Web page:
Indeed, in a world of lies, the truth is hard to discern, but it is even harder to see it in an age of fear. AI undoubtedly causes fear in people. They fear for their own livelihoods, like for instance creatives and intellectuals, or for the survival of the human species, due to the danger of the singularity, the moment when AI will be autonomous and independent of humans.

Questions about truth and the perception of reality have always peaked philosophers’ interests. From the Discourse on the Method (1637) by René Descartes, to the Irish empiricist philosopher George Berkeley, through Kant's philosophy and his Critique of Pure Reason (1781) to Jean Baudrillard 's Simulacra and Simulation (1981) and the modern movies like The Matrix, philosophers and intellectuals, all contemplated the nature of cognition and reality.

The question is how AI will shape our perception of reality, ethics and truth. It can be an undemocratic and destructive force, but it can also be a powerful tool for the underprivileged and the powerless to rise from the dust of poverty and ignorance. To paraphrase Karl Marx, AI has the power to put the means of production back into the hands of all of the people in the world!

Responsible use of technology

As we navigate the complex landscape of technological progress, it is essential to consider the responsible and ethical use of AI. While some individuals criticize generative AI technologies, citing concerns about ethics and copyright infringement, it is important to recognize that many technologies we use today, including those originating from the military industry, have complex ethical implications.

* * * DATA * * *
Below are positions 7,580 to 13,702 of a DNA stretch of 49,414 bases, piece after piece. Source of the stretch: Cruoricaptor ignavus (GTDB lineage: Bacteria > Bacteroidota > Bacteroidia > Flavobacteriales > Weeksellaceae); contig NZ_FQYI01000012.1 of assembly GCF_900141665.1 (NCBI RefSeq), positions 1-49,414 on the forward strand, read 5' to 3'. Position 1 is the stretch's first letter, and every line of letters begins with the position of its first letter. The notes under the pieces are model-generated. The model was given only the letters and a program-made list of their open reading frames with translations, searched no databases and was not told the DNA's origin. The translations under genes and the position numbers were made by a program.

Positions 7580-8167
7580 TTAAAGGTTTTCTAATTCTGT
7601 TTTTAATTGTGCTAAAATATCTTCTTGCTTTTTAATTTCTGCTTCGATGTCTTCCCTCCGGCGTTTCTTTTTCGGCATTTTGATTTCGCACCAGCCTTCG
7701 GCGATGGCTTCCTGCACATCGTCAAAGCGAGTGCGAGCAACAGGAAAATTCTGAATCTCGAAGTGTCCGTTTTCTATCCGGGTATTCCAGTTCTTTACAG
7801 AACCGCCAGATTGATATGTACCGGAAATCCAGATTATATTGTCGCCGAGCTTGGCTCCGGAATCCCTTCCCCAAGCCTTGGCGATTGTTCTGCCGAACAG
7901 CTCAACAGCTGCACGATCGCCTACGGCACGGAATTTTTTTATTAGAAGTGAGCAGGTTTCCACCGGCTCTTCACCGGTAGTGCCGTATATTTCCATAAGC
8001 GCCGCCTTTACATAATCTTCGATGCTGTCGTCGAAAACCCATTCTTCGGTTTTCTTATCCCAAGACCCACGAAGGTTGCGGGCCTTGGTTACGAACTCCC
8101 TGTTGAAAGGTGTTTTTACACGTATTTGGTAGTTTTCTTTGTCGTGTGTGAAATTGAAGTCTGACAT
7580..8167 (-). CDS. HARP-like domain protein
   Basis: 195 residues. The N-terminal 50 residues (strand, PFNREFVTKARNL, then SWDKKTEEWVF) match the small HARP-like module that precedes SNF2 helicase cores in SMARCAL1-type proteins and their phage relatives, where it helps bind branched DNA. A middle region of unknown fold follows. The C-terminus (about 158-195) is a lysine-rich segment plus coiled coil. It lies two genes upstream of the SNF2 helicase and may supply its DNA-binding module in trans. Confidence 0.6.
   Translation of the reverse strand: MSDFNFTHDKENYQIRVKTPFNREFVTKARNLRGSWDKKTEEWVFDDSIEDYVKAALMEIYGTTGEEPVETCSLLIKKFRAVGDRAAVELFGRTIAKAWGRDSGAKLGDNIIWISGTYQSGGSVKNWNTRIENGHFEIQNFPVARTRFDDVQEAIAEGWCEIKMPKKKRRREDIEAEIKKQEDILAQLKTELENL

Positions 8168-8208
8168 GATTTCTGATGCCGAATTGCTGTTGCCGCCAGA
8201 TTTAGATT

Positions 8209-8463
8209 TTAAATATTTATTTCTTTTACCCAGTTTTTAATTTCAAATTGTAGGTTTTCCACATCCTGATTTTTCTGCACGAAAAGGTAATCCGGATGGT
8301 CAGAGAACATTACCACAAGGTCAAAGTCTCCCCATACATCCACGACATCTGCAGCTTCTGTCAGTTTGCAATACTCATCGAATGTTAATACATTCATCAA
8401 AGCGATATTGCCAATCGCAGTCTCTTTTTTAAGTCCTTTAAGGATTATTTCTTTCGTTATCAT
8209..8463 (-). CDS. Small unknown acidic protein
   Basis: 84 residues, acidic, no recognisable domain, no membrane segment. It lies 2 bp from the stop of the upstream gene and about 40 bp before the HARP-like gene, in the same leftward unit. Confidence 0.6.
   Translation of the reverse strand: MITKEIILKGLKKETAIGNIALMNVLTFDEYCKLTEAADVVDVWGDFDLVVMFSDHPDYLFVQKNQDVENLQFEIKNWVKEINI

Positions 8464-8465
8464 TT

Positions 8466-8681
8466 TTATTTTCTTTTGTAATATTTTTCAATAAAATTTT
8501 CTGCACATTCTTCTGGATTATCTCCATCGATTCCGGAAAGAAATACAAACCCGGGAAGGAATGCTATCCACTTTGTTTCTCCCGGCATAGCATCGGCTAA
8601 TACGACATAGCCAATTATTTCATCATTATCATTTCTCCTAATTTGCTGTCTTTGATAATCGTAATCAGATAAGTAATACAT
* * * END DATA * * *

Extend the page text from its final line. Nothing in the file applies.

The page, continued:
Responsible use of technology lies not only in assessing its potential for good or bad, but also in understanding the intentions and broader consequences associated with its use.

If we manage to overcome those obstacles, we will understand that AI is a piece of technology like any other. Sometimes unfair and undemocratic, but always accessible to all. It can be used to spread misinformation, but it can also enable democratization and access to information and services that weren’t available ever before, and what is most important – to everyone and everywhere!

For a country like Macedonia, that is of essential, if not vital, importance.


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Branko Prlja

Branko Prlja is a member of the DPM (Writers' Association of Macedonia) and AJM (Association of Journalists of Macedonia). He graduated from the Faculty of Art and Design at the European University. He has published more than 15 works as a writer, and writes under the pseudonym Bert Stein. He is the founder of the arno.mk portal, as well as the groups "Give, do not throw" and "Do not throw, do not pollute" through which he works to raise awareness about recycling, reuse and reduced use in order to preserve the environment.